How should we interpret the words, Behold he comes, leaping over the mountains (Song of Songs 2:8)?

Perhaps they foresee the divine plan, spoken of in the Gospel and foretold by the prophets, whereby the Word of God became visible to us by his coming in the flesh.

See, there he stands, looking through the windows, peeping through the lattices (2:9).

The Word unites humanity to God methodically, step by step.

First he enlightens us through the prophets and the precepts of the law; for we take the prophets to be the windows admitting the light and the network of the law’s commands to be the lattice.

Through both of these steals the brilliance of the true light.

Afterward comes the full illumination when by union with our nature the true light shines upon those who sit in darkness and in the shadow of death.

First the light of the ideas contained in the prophets and the law shines upon the soul through windows and lattices apprehended by our minds, filling it with a desire to see the sun in the open air. Then the desire is fulfilled.

Rise up my companion, my fair one, my dove, and come (2:10). How much the Word teaches us in these few words!

We watch him leading the bride to the heights along the ascending path of virtue, as though up a flight of steps.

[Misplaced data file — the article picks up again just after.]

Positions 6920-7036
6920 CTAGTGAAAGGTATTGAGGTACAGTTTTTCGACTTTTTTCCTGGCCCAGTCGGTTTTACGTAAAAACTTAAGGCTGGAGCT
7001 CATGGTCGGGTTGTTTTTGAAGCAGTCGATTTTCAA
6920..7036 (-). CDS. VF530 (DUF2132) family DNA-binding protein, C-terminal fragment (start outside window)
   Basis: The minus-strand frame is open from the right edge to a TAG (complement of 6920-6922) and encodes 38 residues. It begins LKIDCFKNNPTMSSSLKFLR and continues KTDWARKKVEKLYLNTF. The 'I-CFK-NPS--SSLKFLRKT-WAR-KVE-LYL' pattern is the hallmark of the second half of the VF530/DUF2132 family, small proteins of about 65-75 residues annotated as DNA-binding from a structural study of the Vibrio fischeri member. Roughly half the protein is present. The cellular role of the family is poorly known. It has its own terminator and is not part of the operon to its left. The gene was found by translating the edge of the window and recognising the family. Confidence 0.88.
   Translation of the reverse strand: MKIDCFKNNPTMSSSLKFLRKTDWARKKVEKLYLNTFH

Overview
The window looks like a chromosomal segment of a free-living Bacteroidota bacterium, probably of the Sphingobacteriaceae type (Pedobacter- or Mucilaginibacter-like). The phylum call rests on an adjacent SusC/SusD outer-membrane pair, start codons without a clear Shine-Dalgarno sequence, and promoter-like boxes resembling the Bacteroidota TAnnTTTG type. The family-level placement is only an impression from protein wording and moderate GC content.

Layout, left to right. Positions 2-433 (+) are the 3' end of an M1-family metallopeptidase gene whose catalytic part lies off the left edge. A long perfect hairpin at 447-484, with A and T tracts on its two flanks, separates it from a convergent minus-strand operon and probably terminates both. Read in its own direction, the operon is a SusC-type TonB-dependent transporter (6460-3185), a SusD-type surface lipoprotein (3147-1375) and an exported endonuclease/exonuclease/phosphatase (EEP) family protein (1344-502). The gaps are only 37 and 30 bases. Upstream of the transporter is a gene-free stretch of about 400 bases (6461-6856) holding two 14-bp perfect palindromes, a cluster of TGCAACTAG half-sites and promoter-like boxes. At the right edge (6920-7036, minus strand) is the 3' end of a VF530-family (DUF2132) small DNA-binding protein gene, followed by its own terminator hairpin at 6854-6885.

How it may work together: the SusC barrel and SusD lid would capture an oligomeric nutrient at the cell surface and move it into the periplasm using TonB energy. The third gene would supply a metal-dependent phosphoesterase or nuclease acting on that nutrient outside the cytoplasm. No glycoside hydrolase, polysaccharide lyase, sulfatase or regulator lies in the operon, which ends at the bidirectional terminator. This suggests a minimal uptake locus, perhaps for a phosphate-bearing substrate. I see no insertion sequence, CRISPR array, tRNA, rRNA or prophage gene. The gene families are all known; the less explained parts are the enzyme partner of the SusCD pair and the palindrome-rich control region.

First he sends her a ray of light through the windows which are the prophets and the lattice which is the precepts of the law, calling her to approach the light and to become beautiful as she takes on in the light the form of a dove.

Then when she has taken on as much of the divine beauty as she can, as though she had not yet received any part in it, he draws her once again from the beginning toward the supreme Beauty in which she is to share.

As a result her desire becomes more intense the further she advances toward what is continually being revealed to her.

Moreover, because of the surpassing greatness of the blessings she is always receiving by his grace who surpasses all, she seems to be making the journey for the first time.

And so, after she has risen the Word again says ‘Rise’ and after she has come he says ‘Come’.

One who has thus risen never lacks the opportunity to rise further and one who is running toward the Lord never reaches the end of the space available for the divine race.

We should always be rising and those whom the race is bringing close to the goal should never stop.

Each time the Word says ‘Rise’ and ‘Come’ he gives the power to ascend to still loftier heights.

Gregory of Nyssa (c 335 – after 394): Homily 5 on the Song of Songs (Jaeger 6, 140-159); from the Monastic Office of Vigils for December 31st, Year 2